To help you visualize this, check out the two images below. This shows you the North Pole, and notice all of the warming that is currently taking place. You’ll notice on the next image how in a few days, all of that warming weakens and splits the polar vortex into two vortices. While it takes time, these effects will eventually be felt at the surface.
Even over the course of a few days, things will begin to drastically change over the North Pole.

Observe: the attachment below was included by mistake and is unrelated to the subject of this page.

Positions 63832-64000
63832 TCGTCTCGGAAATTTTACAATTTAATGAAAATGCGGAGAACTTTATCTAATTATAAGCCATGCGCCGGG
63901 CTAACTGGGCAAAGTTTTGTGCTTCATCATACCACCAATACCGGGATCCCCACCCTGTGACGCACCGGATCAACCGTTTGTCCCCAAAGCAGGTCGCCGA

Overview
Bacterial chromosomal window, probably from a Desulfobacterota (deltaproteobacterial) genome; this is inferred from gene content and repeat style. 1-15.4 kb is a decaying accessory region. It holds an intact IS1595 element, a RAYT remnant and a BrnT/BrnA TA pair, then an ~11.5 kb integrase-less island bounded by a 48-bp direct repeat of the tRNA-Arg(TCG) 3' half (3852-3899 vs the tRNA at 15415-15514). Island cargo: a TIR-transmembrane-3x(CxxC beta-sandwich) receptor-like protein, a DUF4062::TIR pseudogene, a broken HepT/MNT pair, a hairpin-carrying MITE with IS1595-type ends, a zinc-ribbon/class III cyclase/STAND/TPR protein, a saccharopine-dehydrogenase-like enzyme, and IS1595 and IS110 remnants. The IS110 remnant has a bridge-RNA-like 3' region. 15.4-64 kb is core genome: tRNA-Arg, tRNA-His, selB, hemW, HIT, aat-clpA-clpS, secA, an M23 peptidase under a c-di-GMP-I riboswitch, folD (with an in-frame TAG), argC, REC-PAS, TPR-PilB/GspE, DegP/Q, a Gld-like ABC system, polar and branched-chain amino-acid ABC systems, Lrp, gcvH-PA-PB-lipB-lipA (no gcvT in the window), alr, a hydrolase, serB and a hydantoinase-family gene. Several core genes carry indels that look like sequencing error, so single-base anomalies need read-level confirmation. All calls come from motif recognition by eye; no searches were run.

Matthew Holliday is a graduate of the University of Oklahoma, where he completed a B.S. in Meteorology and a B.S. in Geographic Information Science. He is currently pursing his master’s degree in meteorology and climatology at Mississippi State University. Matthew founded Firsthand Weather in 2010 as a senior in high school and maintained the site through his undergraduate career. Research that was conducted by Matthew while at OU involved determining the synoptic environment in which various types of wave clouds (including vertically propagating waves and trapped waves) develop in Boulder, Colorado and Norman, OK. Matthew also did research on spatial changes in tornado activity across the United States . The goal of this study was to determine if spatial changes in tornado activity had occurred and if those changes could be linked to changes in average surface dew point temperature. Matthew has completed coursework in dynamics, thermodynamics, cloud physics, calculus and differential equations, statistics, remote sensing, GIS, synoptic meteorology, and mesoscale meteorology. His goal is to provide his audience with a deeper understanding of what drives our weather and climate, while making it easy and enjoyable to learn.